Furloughs, Layoffs, and Losses: Covid-19 Takes a Hit on Cannabis

by | May 15, 2020

Written by Sarah Ratliff

The Covid-19 outbreak and associated quarantine have caused problems for every industry, and cannabis is no exception. After a quiet first few weeks, the initial round of layoffs, furloughs, and scaling back in planning has begun. There will almost certainly be more to come, and the long-term job prospects for those who’ve been sent home so far remain unknown.

Coronavirus Impact on the Cannabis Industry

From a macro perspective, it would appear that the cannabis industry is well-positioned to survive the pandemic. Public demand for cannabis products, both medically and recreationally, has remained robust and relatively steady throughout the duration of the crisis. Medicinal cannabis is still available everywhere, carrying an “essential products” designation based on its therapeutic capacities. Meanwhile, eight states have granted the same classification to stores selling adult-use cannabis, in recognition of the benefits offered by all marijuana products during a medical crisis.

Sales for the industry as a whole increased during the initial coronavirus scare. Although, purchasing activity flatlined somewhat after an initial rush to stock up by consumers across the nation. Nevertheless, the momentum of cannabis prevented a collapse in demand, and supply has not been an issue at this juncture.

But there are storm clouds on the horizon. The Covid-19 outbreak has created a high level of uncertainty in every area of American life. The country’s grand reopening may ultimately be stalled by fresh waves of coronavirus infections, which could push the U.S. economy into depths not experienced since the peak of the Great Depression in the 1930s.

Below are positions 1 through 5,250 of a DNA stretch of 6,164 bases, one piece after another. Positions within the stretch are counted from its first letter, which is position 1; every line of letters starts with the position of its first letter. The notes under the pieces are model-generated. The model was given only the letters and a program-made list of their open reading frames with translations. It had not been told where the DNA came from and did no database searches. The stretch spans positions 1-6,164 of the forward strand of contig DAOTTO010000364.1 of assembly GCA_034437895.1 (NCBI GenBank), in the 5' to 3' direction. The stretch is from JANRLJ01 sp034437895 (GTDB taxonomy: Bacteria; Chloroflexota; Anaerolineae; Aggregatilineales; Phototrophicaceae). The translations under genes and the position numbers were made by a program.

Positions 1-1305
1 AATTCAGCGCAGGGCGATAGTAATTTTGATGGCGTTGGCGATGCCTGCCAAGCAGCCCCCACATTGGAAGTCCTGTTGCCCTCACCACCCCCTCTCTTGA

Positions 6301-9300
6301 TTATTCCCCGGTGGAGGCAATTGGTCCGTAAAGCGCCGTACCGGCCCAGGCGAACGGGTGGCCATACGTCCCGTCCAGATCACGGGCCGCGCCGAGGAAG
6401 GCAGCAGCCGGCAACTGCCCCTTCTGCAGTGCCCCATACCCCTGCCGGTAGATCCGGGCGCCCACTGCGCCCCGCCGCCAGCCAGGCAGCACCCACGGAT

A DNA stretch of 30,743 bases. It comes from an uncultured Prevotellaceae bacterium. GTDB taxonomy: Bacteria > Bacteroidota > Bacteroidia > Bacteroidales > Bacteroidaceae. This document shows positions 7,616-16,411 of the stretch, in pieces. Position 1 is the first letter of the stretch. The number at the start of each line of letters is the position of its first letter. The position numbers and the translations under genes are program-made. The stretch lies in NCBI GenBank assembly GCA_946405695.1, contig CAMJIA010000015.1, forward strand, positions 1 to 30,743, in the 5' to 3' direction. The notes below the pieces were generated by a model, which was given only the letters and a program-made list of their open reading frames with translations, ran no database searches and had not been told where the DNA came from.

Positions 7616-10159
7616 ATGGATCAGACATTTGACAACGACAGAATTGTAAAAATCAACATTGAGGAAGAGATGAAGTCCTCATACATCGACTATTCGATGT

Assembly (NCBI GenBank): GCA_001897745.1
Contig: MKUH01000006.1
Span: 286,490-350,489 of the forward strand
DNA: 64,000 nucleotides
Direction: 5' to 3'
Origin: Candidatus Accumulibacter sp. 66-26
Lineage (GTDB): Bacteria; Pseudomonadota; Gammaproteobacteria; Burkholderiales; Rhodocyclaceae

As essential as cannabis may be, many observers are concerned about what the future holds for the industry.  With unemployment rates currently in the mid-teens and rising, many consumers will be forced to cut back on products they previously considered indispensable. As summer transitions to fall, a severe slump in demand for all types of cannabis products (along with pretty much everything else) could be in the offing.

Cannabis has been on the upswing for quite some time. However, the sudden shock of 2020 is coming on the heels of a difficult 2019 – a year that put many companies in a precarious position. The exuberance that drove cannabis stock prices sky-high in 2018 was replaced by a more sober assessment in 2019, as companies and investors realized that impressive ROIs might still be years away. The cannabis stock bubble deflated in 2019, setting the stage for financial struggles that would have plagued many companies even if the coronavirus hadn’t come along to push them over the edge.

While the wounds are not yet profoundly deep, cannabis companies have begun to make some adjustments. Virtually all plans for expansion have been put on hold. Several planned mergers and acquisitions have been canceled, and some companies have decided not to release revenue projections for 2020 and 2021.

Actual personnel cuts, on the whole, have been modest so far. But the number of companies who’ve furloughed or laid off employees is growing (furloughed employees continue to receive benefits like health care coverage, while laid-off workers are left to fend for themselves).

Who’s Feeling the Impact?

The Covid-19 virus and quarantine have interrupted supply lines, made financing more difficult to obtain, kept workers at home, forced changes in workplace infrastructure to support social distancing, and exacerbated revenue problems that developed in 2019. The list of North American companies that have been motivated to take action by this confluence of circumstances includes:

  • Canopy Growth. Completing its third round of layoffs in the last several months, Canopy Growth has now cut more than 1,000 workers from its ever-shrinking payroll. Active in the United States, Canada, and the United Kingdom, this Ontario-based supplier has been struggling for months, and the arrival of Covid-19 has pushed it to the brink of implosion. Canopy Growth executives are hoping their new line of cannabis-infused drinks will reverse the company’s sinking fortunes since current consumer demand is concentrated mostly on the edibles and beverages segment.